Many Louisiana gardeners wait until spring to buy their fruit trees, shrubs and vines to plant in their landscapes.

But fall is really a great time to do this, and nurseries and garden centers generally have a good selection of fruiting plants this time of the year, says LSU AgCenter horticulturist Dan Gill.

The great advantage of planting in the fall is the plants get to establish over the cool, moist winter months. And come spring, they’re ready to go.

Gill cautions to be sure to choose fruit varieties that are well-adapted to where you garden in Louisiana. Gill says we can grow a wide variety of fruits, from apples, pears, peaches and plums to blueberries and nectarines, not to mention citrus.

To find out what grows best where you are, AgCenter extension offices have a free publication called “The Louisiana Home Orchard.” You also visit and put “home orchard” in the search box for the online version.

One of the most common problems people have with fruit trees is suckers that grow out from the root stock. All of the fruit trees grown here are grafted, meaning the root stock is one kind of a fruiting tree and the “good” fruit tree is the upper part.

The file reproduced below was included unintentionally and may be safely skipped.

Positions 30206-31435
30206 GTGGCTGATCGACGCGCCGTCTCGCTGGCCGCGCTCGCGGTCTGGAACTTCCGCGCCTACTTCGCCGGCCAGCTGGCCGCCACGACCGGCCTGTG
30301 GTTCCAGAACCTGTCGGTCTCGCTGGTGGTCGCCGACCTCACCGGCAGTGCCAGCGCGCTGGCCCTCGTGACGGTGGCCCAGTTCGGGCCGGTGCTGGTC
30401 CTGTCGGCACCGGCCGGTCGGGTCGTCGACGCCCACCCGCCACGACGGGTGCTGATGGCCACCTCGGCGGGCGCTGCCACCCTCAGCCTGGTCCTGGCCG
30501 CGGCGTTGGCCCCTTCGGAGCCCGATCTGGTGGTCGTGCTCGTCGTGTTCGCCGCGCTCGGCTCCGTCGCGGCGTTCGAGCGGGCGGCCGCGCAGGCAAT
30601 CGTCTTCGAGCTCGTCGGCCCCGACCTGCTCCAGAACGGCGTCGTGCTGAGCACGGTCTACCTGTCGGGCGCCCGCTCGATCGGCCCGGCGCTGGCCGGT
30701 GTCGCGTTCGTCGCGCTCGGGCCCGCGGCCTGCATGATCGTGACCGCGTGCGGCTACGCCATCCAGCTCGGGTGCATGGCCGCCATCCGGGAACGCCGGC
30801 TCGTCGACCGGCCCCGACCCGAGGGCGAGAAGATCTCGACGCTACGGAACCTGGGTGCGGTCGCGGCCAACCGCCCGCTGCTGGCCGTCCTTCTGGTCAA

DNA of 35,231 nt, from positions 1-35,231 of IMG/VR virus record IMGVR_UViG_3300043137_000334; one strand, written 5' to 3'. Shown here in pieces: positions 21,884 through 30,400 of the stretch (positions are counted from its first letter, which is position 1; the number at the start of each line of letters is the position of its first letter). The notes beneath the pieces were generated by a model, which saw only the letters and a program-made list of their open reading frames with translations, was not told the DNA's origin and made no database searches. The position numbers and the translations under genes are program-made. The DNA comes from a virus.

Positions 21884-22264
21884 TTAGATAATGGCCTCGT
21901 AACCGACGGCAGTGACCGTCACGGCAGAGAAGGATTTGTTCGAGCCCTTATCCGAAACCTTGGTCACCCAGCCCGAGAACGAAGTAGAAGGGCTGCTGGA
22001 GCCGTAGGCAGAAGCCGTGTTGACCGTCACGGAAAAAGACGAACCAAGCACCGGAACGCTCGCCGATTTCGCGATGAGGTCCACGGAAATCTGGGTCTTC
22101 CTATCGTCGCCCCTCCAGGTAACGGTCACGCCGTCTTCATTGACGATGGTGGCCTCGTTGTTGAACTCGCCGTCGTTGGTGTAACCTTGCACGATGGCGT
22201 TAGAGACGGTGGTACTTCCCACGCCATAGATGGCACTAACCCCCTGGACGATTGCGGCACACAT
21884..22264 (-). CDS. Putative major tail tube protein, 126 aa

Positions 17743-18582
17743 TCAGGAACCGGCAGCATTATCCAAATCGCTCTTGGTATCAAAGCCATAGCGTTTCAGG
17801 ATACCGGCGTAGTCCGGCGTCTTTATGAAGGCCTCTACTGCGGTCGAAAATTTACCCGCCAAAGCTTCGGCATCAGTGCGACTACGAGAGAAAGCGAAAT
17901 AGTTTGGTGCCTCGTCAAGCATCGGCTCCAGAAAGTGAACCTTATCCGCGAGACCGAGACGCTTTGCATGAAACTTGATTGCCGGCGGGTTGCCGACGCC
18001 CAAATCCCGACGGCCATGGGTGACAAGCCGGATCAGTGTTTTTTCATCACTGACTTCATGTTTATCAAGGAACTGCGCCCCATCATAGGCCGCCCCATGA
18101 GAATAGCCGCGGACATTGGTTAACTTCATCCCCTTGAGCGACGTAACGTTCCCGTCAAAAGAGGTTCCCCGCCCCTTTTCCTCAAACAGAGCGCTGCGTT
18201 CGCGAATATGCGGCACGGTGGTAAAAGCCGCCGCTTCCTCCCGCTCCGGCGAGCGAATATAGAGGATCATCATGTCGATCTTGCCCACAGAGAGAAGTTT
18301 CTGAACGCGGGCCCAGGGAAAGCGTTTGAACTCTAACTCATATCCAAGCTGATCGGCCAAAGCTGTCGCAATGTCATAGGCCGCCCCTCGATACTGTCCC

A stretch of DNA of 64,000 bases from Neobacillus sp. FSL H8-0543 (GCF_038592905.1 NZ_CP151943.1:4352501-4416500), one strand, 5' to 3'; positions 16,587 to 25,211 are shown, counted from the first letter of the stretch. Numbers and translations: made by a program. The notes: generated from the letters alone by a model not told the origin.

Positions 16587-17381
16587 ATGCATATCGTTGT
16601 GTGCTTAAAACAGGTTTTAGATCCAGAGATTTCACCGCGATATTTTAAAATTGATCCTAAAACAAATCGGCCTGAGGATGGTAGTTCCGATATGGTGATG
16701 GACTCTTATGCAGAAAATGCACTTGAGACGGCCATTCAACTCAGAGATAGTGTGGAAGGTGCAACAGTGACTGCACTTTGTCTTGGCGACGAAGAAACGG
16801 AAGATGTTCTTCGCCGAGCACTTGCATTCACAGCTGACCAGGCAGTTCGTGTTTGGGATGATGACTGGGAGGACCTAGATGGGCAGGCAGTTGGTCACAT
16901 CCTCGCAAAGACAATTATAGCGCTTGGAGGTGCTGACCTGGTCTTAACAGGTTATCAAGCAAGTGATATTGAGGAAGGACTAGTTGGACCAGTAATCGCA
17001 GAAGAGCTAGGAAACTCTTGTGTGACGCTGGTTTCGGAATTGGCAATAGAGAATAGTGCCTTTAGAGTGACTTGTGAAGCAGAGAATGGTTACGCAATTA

“Check the trunk, and you’ll usually see a bulge or a little crook in the trunk where the graft was made,” Gill says.

Never let anything grow from this lower part of the trunk, he says.

Prune off growths flush with the trunk to make sure the upper portion of the tree remains healthy and productive.

Upcoming events

Celebrate Halloween in a different way at the Night Maze and Bonfire Friday from 10 a.m. to 9 p.m. at the LSU AgCenter Botanic Gardens at Burden, 4560 Essen Lane, Baton Rouge.

The family-oriented event will provide fun for youngsters of all ages all day and into the night. Visitors are invited to come dressed in their Halloween costumes.

Activities will feature a farm animal petting zoo, pumpkin painting, hay mountain climb, corn maze, hayride and a giant slingshot. The evening will conclude with a bonfire with s’mores and music. Admission is $10; free for children age 3 and younger. Admission includes concession tickets for purchasing corn dogs, popcorn and drinks from Burden Horticulture Society volunteers.

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